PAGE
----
Archive for March, 2008

Magic Powers

I’ve told a similar story in the past, but I can’t find it in my last year’s archive, so I’m guessing you’ll not remember it. Here goes:

When I was a child, I wished that I had a super power. Something wonderful that would make a huge difference to other people, and I could help them with my special gift of telepathy or invisibility or teleportation – or something. As much as I wished, I knew in my head that it wasn’t ever going to happen, because life’s not like that. Magic powers are the stuff of comic books and fantasy, and nothing more.

As I got older, I began to realise that I’d been searching in the wrong places for the magic. Someone was not going to bestow the super power upon me in a dramatic scene worthy of a cinema film, rather that it would slowly grow and blossom within me over time.

Of course I could not fly, or spin webs from my wrists, or speak to angels – but I do get a wonderful sense of joy and satisfaction when the magic works.

It took me a long time to realise that my special talent is people. I can read them. Not in some weird fortune-teller way – ‘cross my palm with silver, luvvie’ ; no – I just seem to know how to work with people to get the best from them. Something is at work that I cannot understand. All I have to do is be there, observing them and interacting with them and they respond in a positive way, whether child or adult. I think about what people say and do, I notice subtle changes in body language and expression, and I seem to do it without thinking about it – but it works. I have noticed a dramatic change in people within a very short time of talking to them. I know it isn’t really magic, but it feels like it sometimes!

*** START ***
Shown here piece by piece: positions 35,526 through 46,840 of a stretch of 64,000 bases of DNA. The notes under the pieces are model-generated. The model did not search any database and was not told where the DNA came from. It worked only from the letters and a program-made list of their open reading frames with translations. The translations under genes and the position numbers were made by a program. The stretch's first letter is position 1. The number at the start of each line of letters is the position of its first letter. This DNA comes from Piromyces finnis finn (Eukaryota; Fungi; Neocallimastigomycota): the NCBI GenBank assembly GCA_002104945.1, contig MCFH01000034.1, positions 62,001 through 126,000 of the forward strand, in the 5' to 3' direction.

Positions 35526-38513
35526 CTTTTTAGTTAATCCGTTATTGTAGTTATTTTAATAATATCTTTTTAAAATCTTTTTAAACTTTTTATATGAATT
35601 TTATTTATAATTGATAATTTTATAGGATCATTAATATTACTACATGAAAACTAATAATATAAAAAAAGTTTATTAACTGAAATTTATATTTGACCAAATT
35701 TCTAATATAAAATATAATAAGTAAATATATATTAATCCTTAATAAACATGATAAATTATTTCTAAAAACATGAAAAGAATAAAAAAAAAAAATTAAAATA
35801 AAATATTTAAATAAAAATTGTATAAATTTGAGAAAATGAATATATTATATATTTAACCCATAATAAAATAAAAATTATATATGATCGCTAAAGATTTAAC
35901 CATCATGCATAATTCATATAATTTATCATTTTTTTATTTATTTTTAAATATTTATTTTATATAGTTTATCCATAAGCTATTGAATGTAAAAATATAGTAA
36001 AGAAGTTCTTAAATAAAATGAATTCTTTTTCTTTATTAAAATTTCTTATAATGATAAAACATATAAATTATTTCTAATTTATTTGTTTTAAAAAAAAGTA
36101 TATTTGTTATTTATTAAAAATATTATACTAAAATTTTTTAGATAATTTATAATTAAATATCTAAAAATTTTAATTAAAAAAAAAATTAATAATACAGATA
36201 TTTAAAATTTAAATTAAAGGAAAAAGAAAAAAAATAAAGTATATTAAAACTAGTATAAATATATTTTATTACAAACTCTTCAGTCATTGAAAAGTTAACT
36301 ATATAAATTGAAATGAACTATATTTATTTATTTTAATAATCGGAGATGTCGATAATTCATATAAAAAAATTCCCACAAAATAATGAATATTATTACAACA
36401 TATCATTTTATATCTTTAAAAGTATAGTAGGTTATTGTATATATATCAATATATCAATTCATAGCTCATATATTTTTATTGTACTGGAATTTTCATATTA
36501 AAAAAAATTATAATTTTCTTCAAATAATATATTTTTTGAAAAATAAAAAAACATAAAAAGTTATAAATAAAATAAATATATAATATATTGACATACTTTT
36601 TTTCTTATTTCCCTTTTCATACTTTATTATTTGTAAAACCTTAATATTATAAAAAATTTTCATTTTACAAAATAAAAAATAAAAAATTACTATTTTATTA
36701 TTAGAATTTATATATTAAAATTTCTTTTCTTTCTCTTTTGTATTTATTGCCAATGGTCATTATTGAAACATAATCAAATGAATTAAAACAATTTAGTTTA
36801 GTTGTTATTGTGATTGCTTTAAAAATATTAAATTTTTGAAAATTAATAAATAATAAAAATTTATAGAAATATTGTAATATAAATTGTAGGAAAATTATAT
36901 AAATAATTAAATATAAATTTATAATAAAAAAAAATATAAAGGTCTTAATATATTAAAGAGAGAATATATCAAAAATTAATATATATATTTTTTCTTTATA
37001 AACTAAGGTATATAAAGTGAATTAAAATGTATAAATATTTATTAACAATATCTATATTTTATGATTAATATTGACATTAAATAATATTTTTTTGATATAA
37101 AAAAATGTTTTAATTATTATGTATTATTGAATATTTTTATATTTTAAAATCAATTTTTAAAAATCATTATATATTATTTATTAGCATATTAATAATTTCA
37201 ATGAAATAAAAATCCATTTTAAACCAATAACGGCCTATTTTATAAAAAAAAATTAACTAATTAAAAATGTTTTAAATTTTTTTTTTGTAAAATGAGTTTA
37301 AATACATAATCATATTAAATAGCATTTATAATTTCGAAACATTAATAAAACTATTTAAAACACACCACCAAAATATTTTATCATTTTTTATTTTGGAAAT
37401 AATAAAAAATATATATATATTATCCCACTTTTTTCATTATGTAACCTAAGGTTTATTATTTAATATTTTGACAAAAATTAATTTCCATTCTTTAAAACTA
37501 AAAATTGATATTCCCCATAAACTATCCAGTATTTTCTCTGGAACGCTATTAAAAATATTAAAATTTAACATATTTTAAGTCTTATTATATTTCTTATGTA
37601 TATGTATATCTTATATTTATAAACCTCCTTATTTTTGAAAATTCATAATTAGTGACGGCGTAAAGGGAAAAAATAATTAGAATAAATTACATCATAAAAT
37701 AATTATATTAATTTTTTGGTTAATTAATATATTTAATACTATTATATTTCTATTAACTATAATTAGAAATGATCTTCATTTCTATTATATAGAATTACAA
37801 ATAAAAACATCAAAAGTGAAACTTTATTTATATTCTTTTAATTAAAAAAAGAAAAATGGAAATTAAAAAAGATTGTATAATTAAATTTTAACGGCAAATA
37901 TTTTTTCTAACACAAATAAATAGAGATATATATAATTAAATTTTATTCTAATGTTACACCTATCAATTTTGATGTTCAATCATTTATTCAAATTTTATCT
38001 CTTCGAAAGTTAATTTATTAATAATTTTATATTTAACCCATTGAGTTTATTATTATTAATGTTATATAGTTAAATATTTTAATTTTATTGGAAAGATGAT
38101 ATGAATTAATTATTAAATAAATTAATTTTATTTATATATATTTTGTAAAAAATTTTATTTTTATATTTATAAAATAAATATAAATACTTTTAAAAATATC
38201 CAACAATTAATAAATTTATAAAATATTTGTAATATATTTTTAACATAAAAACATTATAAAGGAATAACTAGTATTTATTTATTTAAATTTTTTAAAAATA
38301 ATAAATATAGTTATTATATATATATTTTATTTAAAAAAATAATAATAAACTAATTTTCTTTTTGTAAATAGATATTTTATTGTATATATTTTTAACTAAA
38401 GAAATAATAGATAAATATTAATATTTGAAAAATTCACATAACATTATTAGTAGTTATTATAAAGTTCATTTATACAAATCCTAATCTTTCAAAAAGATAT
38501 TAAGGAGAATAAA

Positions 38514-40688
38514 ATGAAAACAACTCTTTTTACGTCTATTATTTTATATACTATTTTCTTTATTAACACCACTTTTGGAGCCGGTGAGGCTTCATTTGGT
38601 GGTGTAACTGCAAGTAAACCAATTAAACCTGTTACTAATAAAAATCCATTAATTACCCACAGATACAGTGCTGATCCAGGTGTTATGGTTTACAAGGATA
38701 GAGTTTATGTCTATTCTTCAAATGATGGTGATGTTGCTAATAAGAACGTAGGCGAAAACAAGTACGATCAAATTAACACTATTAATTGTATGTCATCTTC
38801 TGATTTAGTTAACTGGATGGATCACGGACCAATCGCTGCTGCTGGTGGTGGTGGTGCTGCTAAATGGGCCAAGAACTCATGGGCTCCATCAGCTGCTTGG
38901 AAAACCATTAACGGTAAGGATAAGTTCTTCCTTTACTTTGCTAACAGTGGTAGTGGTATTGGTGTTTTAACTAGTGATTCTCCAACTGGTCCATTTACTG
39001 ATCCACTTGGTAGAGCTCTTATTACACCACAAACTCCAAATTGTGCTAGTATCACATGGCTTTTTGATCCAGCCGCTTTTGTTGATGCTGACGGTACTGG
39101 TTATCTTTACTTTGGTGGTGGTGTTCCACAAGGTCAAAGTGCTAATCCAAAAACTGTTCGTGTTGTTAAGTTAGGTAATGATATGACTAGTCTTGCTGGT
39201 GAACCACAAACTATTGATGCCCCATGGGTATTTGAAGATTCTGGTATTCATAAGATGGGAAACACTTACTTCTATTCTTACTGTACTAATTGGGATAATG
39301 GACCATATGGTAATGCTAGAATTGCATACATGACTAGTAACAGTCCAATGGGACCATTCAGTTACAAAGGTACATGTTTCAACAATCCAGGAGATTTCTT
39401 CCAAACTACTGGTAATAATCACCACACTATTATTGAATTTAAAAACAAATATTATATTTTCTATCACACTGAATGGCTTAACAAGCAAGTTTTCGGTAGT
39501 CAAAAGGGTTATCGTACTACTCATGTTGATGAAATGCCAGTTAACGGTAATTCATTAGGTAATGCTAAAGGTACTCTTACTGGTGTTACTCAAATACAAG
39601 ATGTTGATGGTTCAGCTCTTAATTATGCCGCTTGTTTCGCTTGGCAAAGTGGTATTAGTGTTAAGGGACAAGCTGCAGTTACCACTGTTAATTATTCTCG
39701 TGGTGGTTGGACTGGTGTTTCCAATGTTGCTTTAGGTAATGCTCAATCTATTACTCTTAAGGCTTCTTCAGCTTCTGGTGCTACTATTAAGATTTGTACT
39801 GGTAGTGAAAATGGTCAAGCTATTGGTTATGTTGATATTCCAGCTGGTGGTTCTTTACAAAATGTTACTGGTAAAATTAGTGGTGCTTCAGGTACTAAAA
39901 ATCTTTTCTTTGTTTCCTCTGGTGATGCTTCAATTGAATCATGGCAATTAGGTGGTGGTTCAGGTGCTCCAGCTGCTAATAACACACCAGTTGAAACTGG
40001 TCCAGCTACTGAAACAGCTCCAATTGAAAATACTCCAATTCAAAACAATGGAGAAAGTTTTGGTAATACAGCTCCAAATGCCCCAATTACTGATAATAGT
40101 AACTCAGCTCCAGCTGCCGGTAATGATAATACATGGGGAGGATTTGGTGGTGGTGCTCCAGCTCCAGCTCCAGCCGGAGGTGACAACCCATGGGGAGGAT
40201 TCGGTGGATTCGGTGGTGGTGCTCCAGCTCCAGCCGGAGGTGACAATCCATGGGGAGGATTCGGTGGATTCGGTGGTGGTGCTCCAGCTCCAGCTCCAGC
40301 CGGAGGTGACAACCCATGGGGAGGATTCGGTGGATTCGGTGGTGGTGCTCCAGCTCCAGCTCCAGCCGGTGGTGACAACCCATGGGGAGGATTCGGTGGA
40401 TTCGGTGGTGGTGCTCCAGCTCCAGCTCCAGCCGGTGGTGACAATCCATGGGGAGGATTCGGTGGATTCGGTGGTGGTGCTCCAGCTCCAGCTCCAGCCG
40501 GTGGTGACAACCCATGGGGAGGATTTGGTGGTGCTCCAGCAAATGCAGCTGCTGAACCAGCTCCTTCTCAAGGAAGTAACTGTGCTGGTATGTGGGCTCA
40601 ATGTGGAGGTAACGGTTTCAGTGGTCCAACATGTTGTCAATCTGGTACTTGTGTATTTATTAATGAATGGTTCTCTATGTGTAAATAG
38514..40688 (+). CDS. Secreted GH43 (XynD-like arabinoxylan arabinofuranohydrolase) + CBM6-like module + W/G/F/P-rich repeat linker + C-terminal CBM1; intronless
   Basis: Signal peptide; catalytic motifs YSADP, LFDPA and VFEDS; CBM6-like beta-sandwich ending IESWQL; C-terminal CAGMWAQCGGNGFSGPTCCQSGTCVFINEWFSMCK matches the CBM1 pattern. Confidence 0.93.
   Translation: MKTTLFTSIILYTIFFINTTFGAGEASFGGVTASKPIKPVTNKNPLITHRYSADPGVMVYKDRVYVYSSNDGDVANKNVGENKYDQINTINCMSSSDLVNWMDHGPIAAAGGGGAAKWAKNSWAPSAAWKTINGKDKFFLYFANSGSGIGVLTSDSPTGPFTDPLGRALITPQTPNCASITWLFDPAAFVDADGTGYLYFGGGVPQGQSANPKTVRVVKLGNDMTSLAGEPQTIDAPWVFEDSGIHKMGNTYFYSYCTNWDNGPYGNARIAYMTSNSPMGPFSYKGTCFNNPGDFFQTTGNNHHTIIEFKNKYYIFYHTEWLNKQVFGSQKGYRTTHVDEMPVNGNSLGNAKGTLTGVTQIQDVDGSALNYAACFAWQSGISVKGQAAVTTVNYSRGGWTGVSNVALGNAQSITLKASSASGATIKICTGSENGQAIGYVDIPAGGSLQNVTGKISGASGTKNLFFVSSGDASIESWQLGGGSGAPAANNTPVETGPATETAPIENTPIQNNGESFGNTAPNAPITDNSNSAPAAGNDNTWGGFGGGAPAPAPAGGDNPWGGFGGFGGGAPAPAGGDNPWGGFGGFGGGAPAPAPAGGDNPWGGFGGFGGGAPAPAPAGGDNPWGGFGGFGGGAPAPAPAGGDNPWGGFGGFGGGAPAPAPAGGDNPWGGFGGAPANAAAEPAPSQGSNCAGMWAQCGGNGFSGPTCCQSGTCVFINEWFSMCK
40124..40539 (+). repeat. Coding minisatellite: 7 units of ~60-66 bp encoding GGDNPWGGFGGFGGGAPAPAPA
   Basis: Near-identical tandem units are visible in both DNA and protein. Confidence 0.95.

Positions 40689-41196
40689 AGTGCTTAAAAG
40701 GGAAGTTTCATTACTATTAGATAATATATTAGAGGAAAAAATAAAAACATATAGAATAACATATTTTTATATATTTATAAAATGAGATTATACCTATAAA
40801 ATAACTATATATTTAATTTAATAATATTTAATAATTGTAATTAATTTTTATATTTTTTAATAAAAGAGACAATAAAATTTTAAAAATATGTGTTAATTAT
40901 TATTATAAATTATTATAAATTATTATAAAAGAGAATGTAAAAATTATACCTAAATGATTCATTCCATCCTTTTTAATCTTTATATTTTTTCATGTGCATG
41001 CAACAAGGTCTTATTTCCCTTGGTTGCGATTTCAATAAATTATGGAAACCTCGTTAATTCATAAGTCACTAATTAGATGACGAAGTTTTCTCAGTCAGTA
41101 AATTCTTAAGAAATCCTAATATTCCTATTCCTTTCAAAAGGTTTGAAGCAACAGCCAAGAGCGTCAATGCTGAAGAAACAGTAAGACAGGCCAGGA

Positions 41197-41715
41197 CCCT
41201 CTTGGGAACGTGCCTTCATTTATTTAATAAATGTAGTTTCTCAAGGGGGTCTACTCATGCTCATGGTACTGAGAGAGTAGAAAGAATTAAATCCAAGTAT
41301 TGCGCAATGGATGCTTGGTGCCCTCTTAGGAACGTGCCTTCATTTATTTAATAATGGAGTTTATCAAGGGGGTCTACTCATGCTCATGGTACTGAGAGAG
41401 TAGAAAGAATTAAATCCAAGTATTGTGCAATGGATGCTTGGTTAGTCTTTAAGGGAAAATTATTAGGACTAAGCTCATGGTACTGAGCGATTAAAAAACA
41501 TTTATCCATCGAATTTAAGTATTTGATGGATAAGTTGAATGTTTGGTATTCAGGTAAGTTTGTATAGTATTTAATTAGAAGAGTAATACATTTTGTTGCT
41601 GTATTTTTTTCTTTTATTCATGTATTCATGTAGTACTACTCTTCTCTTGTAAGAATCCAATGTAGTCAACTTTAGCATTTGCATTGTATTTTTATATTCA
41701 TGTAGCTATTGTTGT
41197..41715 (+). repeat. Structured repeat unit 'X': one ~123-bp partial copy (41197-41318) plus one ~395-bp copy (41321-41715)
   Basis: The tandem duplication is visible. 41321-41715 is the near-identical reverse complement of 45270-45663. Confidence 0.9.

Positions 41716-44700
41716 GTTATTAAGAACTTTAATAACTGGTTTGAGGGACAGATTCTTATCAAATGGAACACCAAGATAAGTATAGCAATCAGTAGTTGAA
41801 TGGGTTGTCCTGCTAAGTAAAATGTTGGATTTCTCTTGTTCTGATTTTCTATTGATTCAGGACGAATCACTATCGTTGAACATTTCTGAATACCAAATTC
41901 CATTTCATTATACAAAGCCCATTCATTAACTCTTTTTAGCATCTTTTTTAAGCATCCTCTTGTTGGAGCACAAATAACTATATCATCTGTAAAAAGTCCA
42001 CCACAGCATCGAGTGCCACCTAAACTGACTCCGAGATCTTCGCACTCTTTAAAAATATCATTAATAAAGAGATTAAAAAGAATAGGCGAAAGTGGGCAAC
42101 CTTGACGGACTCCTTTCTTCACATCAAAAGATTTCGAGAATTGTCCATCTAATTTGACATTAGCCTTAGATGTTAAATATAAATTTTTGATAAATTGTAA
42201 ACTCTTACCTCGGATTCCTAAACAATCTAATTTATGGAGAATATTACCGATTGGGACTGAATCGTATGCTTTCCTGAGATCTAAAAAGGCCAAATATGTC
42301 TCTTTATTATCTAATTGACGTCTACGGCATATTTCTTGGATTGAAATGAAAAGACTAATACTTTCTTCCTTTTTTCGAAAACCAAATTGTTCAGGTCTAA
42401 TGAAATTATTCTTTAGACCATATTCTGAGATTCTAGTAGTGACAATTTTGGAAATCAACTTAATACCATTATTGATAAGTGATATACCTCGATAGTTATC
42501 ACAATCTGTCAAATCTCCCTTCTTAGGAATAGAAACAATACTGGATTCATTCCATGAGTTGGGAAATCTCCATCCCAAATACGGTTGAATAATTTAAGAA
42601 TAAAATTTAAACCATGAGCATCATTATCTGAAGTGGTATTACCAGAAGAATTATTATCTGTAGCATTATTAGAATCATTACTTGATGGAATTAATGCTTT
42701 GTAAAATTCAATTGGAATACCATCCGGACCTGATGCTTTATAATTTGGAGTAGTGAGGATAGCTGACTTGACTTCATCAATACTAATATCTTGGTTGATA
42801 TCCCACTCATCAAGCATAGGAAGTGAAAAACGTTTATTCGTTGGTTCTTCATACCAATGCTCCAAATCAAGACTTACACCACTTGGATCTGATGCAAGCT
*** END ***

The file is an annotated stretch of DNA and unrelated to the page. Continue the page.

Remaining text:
Today was a good example. A bunch of people who so far had been learning a lot of theoretic background and activities that they then had to put together into a practical situation and were struggling with it. They were full of self-doubt, they were nervous and it was spreading rapidly from one person to another. I could tell the panic was spiralling out of control. The more they talked about it, the worse they made eachother feel. So I intervened. All I did was get them to see something in a different way, and gave them a relevant example in a positive, confident way, and got them to believe they could achieve it too.

But it worked. They tried it, and eventually left smiling, having enjoyed the day.

I do have Magic Powers. You just can’t see them.




Rule of 7s – the Events Committee

I have a feeling this will be a saga comprising many episodes. It has taken me a little while to get to the point of being able to describe sufficiently the frustration I feel at each of the meetings I go to – but let me set the scene for you.

The Events Committee is a collection of individuals who belong to a voluntary organisation I spend a lot of time with, who have come together to organise two events each year, and some years three. Each event is for a specific purpose and to a greater or lesser extent follows EXACTLY the same process year on year.